The 8-bit era wasn’t really the most timeless era for RPGs. As good as those games were, they were limited by the hardware they ran on. It was more seen as the launching point for classic franchises and gameplay mechanics that we still see today. Indie games nowadays don’t have the same hindrances as the 8-bit consoles of the past, so games that pay tribute to that era are a welcome sight to see. 8-Bit Adventures 2 pays a wonderful homage to the 8-bit classics as well as countless other games.
The Role You Play
Early on in the game, you play as Charlie. He is an orphaned child, now living in the Pheopolis Castle. As he begins his adventure, he joins up with several other heroes, including the yet-to-be-named warrior, thief and mage heroes from the first 8-Bit Adventures game, as well as a couple of others along the way. Each character has their own unique skill set and special abilities, and can gradually learn new abilities as they get stronger.
The warrior hero from the first game has gone out to investigate a new threat later known as the glitch. When he goes missing for an extended period of time, the thief hero goes out to find him. Not wanting her to go out on a potentially dangerous mission alone or succumb to the same fate, Charlie secretly joins her on her quest to help locate the warrior hero and learn more about the new threat.
The plot of 8-Bit Adventures 2 is a continuation of the story from the first game. However, the story also manages to convey enough of an abridged version of what happened in the first game that you are never missing any essential plot details.
The gameplay feels second nature to the story, but it still makes a big impact. It’s a traditional turn-based system that takes inspiration from several other RPGs. Each character takes their turn in combat attacking, defending or using special abilities. You can also power up an omega meter which allows any character in your party to use a special ‘omega burst’ ability that can do massive damage, inflict status ailments and/or power up one of your allies. The only catch is that your entire party shares the same omega meter.
The combat encounters are infrequent and don’t make up a large part of the game. Because of this, you will not get stuck in a cycle of battling or feel the need to grind.
8-Bit Adventures 2 is very story-driven. It has a story to tell and it maintains a steady pace to tell that story throughout the course of the game. You can deviate a bit to do the typical RPG things: buy equipment, fight enemies, the occasional side quest, etc. However, it is very easy to progress through the game and choose not to do those things. The main priority is the story, and there is a lot of it for what is, at first glance, a very straightforward game. It can take roughly 30-40 hours to complete the entirety of the game.
One particularly memorable thing about the 8-bit era was the music. Since there was little to no capability for NES games to pull off percussion or bass lines, most of the soundtracks were very melody driven. 8-Bit Adventures 2 pulls off an excellent melody-driven soundtrack that not only sounds reminiscent of an 8-bit RPG, but has plenty of great tracks for its wide array of environments. It’s definitely made with modern technology and it shows with some added percussion and diverse chiptune instrumentation, but it blends well together to create an atmospheric experience.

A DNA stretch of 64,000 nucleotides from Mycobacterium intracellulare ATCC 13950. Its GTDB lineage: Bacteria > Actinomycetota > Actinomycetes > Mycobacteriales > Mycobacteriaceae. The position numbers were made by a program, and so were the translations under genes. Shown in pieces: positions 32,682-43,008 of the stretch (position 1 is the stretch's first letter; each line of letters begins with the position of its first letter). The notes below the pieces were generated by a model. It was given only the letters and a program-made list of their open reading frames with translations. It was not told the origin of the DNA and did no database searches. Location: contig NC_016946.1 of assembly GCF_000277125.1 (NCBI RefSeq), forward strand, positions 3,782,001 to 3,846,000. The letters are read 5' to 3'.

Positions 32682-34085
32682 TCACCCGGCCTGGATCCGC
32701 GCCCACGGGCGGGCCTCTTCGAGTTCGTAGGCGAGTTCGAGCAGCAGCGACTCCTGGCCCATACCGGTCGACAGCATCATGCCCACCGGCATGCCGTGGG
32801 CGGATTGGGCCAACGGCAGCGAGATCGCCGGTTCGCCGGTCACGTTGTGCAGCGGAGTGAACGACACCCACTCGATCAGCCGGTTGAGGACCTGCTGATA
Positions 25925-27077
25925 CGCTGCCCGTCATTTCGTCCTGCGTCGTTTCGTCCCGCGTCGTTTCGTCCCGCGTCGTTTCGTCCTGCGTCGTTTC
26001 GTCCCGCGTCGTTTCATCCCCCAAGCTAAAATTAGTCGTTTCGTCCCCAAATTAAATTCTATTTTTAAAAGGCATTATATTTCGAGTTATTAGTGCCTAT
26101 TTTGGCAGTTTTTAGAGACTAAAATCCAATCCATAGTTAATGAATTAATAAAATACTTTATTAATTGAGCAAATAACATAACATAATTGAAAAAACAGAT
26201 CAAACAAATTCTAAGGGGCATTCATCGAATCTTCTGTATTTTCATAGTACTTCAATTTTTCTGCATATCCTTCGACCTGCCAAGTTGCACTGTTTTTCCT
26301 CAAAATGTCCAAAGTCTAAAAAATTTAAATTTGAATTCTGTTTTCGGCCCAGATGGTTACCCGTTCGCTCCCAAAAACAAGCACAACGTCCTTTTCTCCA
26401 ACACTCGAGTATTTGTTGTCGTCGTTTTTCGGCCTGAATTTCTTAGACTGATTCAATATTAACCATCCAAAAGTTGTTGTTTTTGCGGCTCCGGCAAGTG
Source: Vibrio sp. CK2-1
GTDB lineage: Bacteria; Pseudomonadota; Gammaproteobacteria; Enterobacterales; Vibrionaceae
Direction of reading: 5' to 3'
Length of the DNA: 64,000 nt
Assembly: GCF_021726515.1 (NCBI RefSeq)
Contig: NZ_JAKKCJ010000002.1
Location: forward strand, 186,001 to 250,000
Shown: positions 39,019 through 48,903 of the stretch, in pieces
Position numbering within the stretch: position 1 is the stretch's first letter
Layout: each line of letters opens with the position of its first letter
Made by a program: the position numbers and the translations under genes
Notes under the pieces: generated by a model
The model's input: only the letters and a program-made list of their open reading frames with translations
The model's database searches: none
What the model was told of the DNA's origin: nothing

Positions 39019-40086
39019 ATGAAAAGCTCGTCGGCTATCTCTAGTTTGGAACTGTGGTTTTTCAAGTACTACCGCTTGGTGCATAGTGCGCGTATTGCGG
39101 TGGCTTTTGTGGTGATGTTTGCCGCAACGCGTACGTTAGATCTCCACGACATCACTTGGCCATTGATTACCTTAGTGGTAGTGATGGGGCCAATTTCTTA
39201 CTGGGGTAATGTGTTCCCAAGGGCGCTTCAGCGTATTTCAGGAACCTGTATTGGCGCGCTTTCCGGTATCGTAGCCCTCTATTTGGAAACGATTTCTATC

One thing that absolutely stands out for 8-bit Adventures 2 is the insufferable amount of tutorials. The game has its standard tutorials to teach you to use new abilities or even offer tips on how to fight bosses. However, it goes too far every time you open a treasure chest. Whenever you get a new item, it gives you a detailed description of what it does. If you get a piece of equipment, it tells you who can equip it. It gives the player little freedom to figure things out for themselves. It’s particularly odd to see in a game that is both a sequel and a throwback to classic RPGs.
The Talking Parts
If any aspect of 8-Bit Adventures 2 takes the fullest advantage of being on modern hardware, it is the dialog scenes. Characters are very expressive and convey a wide variety of emotions with a rather restrictive art style. The level of expression is so good that it could be mistaken for one of the classic Squaresoft games. Throughout the game, several characters manage to show pain, sadness, joy, excitement, fear and concern. Such tone and body language are not easy to pull off with an 8-bit art style, but this game pulls it off incredibly well.
Z…We’ve Reached the End. Anything Else?
8-Bit Adventures 2 makes references to and takes inspiration from tons of classic RPGs. The most obvious one is the original Final Fantasy. However, if you keep a keen eye out, you can notice several other references to classic RPGs, such as Chrono Trigger, Breath of Fire and other games in the Final Fantasy series. They range from obvious to subtle, but if you’ve played a lot of RPGs, you’ll know them when you see them.
8-Bit Adventures 2 is a wonderful homage to the classics. It feels like it was made by and for people with a true passion for the humble beginnings of RPGs. For fans of the original Final Fantasy, it is an incredible game and should not be missed.
Final Score: 9/10
2D Action Adventure Asymmetric Cellar Door Games chevy ray games Colorful comedy cute Cyberpunk Dungeon Crawler Enix fantasy FIrst-Person Greg Lebanov Hack and Slash Humble Games indie Joshua Keith LGBTQ+ Limited Run Games Magic metroidvania Natsume nintendo pixel graphics Platformer Playstation Quintet retro roguelike RPG Sci-Fi Simulation Singleplayer So Romantic Square Squaresoft steampunk Super Nintendo Taito team bewitched turn-based Vampire Zelda-Like